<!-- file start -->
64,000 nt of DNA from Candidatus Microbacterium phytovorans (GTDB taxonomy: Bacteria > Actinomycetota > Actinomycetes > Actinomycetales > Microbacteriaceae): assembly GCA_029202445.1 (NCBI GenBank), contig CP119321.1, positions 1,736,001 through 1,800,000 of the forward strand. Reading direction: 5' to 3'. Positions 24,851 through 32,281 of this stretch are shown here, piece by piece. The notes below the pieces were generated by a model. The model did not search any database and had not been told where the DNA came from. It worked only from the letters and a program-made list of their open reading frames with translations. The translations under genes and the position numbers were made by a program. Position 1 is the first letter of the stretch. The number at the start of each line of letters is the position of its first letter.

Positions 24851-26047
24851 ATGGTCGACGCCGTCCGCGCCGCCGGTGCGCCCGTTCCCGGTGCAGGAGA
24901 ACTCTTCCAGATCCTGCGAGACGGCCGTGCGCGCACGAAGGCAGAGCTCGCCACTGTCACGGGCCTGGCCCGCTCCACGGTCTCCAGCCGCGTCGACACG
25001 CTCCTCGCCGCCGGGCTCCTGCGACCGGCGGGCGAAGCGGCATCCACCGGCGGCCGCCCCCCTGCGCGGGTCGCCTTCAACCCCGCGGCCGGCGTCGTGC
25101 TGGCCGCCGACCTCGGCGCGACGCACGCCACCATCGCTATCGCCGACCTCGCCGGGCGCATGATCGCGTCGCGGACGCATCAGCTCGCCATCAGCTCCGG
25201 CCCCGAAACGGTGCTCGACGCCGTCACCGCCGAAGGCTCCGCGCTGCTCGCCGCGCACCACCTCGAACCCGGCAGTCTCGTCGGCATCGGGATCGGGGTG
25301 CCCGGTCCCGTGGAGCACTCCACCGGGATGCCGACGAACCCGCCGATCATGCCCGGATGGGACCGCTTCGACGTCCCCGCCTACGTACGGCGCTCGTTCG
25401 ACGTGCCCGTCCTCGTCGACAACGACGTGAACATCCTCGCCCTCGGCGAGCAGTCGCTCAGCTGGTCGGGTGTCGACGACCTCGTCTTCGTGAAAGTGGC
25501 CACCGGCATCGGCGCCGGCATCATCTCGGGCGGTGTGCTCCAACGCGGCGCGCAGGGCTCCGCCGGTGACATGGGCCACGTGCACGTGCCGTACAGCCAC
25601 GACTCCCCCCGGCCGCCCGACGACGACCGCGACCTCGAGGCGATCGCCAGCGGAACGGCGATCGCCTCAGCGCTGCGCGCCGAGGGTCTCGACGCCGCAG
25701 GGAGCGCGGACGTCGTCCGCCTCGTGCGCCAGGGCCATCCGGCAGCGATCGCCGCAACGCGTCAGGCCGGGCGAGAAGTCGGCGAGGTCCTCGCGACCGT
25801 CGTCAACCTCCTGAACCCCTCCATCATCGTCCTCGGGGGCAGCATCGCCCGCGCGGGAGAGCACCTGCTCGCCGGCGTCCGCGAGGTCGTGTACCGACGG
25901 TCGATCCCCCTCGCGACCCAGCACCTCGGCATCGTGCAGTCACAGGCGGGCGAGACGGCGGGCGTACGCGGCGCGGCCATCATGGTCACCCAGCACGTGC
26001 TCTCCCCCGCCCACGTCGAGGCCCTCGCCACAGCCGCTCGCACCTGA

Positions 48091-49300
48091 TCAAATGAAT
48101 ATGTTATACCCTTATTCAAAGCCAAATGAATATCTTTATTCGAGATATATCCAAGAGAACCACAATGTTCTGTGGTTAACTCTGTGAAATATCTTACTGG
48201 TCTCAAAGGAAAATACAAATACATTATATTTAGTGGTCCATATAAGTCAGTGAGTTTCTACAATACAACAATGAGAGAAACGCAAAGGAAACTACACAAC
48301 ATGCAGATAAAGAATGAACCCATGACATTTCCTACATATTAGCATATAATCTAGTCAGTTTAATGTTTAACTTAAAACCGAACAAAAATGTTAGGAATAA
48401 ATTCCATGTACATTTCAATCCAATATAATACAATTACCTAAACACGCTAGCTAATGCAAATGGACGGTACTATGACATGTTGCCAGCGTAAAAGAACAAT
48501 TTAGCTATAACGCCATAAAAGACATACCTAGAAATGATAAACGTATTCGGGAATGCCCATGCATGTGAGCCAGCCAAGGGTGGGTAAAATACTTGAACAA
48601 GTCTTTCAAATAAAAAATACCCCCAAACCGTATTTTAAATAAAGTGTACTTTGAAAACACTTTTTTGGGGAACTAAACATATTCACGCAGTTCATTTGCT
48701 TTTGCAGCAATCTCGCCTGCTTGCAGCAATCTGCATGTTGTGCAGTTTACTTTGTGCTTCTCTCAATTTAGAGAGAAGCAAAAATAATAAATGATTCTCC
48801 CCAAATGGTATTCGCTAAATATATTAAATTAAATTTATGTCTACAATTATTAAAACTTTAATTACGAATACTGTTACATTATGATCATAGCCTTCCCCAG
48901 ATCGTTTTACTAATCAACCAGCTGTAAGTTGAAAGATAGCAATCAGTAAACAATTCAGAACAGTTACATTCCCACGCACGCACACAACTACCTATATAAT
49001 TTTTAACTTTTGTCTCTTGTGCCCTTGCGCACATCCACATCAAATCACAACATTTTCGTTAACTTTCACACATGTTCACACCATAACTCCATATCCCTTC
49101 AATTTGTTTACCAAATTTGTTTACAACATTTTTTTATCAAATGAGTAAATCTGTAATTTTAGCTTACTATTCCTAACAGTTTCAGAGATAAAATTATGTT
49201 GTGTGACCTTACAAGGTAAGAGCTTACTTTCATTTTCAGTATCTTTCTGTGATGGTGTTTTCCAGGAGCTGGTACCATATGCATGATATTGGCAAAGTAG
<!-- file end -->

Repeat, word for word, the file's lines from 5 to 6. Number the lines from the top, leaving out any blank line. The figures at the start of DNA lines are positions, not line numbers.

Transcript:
25001 CTCCTCGCCGCCGGGCTCCTGCGACCGGCGGGCGAAGCGGCATCCACCGGCGGCCGCCCCCCTGCGCGGGTCGCCTTCAACCCCGCGGCCGGCGTCGTGC
25101 TGGCCGCCGACCTCGGCGCGACGCACGCCACCATCGCTATCGCCGACCTCGCCGGGCGCATGATCGCGTCGCGGACGCATCAGCTCGCCATCAGCTCCGG